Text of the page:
European Central Bank President Mario Draghi said the bank is ready to start buying government bonds as soon as the necessary conditions are fulfilled, putting the onus on Spain to decide whether it wants a bailout.
The ECB is ready to undertake Outright Monetary Transactions “once all the prerequisites are in place,” Draghi said today at a press conference in Ljubljana, Slovenia, after policy makers left the benchmark rate at a historic low of 0.75 percent. The plan has “helped to alleviate tensions over the past few weeks” and “now it’s really in the hands of governments.”
A month after Draghi unveiled the unprecedented bond-purchase plan to lower yields on government debt, Spain, the country most likely to take up the offer, is still mulling whether it wants to accept the conditions attached. At the same time, the euro-area economy probably entered a recession in the third quarter as the sovereign debt crisis damped spending and investment.
“With the OMT, the ECB has tackled and exorcised fears of an imminent eurozone break-up,” said Carsten Brzeski, senior European economist at ING Group in Brussels. With governments now under pressure to act, “for the time being, the ECB can lean back, watch and twiddle thumbs.”
The euro extended gains as Draghi spoke, rising to $1.2992 for a 0.7 percent advance on the day. Separately, the Bank of England held its bond-purchase target at 375 billion pounds ($603 billion) today and kept its key rate at 0.5 percent.
Under Draghi’s OMT plan, a country must make a formal request to Europe’s bailout fund to buy its debt on the primary market before the ECB considers buying bonds on the secondary market. Spanish Finance Minister Luis de Guindos has said officials are still considering whether they need European Union aid.
While bond markets have rallied since Draghi pledged on July 26 to “do whatever it takes” to preserve the euro, Spanish bonds fell for a second day today as the nation sold 3.99 billion euros ($5.2 billion) of two-, three- and five-year securities. Spain sold three-year notes at an average yield of 3.956 percent, up from 3.845 percent at the previous sale on Sept. 20.
The yield on Spain’s 10-year government bond rose 3 basis points to 5.79. Three months ago, the yield was above 7 percent. The yield on Italy’s 10-year security fell 1 basis point to 5.076 percent.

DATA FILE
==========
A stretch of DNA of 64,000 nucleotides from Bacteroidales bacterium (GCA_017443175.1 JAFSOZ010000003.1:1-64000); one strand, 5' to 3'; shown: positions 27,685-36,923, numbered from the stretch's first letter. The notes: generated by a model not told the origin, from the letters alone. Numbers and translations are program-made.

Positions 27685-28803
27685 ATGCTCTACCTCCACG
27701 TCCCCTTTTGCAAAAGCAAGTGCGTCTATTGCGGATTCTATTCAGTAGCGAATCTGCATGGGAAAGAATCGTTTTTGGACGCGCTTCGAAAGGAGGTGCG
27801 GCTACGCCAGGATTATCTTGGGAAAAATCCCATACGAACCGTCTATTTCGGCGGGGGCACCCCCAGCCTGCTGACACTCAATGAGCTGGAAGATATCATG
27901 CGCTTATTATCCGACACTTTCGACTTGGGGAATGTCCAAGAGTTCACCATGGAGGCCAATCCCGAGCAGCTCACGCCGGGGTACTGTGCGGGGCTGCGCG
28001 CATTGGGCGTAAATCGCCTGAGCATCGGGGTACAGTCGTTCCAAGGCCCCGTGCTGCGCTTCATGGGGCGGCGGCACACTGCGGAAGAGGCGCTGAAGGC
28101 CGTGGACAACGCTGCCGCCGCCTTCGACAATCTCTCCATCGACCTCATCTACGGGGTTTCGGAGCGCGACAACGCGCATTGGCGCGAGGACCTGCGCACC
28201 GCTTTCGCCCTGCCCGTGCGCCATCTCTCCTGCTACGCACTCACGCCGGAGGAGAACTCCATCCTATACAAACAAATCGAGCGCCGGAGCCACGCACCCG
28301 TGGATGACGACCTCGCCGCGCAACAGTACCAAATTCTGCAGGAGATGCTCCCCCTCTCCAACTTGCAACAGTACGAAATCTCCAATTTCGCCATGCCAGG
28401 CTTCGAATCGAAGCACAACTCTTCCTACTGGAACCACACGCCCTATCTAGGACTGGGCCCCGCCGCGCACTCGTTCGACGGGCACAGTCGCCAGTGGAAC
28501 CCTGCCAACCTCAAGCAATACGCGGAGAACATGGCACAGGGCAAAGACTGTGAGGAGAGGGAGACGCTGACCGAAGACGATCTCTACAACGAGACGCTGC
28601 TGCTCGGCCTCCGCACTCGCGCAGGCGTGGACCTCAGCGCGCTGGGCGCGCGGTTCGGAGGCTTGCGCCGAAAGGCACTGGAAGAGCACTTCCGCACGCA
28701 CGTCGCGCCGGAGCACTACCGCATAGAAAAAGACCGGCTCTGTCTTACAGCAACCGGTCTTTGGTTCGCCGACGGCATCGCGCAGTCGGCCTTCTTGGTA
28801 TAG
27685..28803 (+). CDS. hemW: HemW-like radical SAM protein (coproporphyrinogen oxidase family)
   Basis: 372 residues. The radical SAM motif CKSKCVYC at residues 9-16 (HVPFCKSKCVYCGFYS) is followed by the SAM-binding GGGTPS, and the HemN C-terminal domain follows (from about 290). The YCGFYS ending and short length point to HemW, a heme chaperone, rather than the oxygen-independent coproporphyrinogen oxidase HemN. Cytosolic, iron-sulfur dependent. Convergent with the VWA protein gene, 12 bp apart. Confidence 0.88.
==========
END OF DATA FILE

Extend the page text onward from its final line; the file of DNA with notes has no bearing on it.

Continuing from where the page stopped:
Italian Prime Minister Mario Monti cautioned last week that aid shouldn’t hinge on more conditions than leaders already signed up to and the International Monetary Fund shouldn’t need to police it.
Conditionality for a bailout “doesn’t necessarily have to be punitive” Draghi said as he praised Spain for making “significant progress” in addressing its banking crisis. Still, “the ECB cannot replace the action of governments.”
On Greece, Draghi rejected the suggestion that the ECB would participate in any further restructuring of Greek government bonds. “We have said several times that any restructuring of our holdings would qualify as monetary financing,” he said.
While the ECB waits on Spain, the euro-area economy is deteriorating. Manufacturing contracted for a 14th straight month in September and consumer confidence also declined.
The ECB last month forecast a deeper economic contraction for 2012 than it did three months earlier, saying gross domestic product will drop 0.4 percent instead of 0.1 percent.
“Economic growth in the euro area is expected to remain weak, with ongoing tensions in some euro-area financial markets and high uncertainty still weighing on confidence and sentiment,” Draghi said.
Draghi also said that the ECB didn’t discuss cutting rates today, even though inflation will drop below the ECB’s 2 percent limit next year.
“Another rate cut seems even less likely given this rhetoric,” said Christian Schulz, an economist at Berenberg Bank in London. “The ECB does not expect inflation to revert back to the 2 percent target before 2013.”
A majority of economists surveyed before Draghi spoke forecast that the ECB will cut its benchmark rate in December.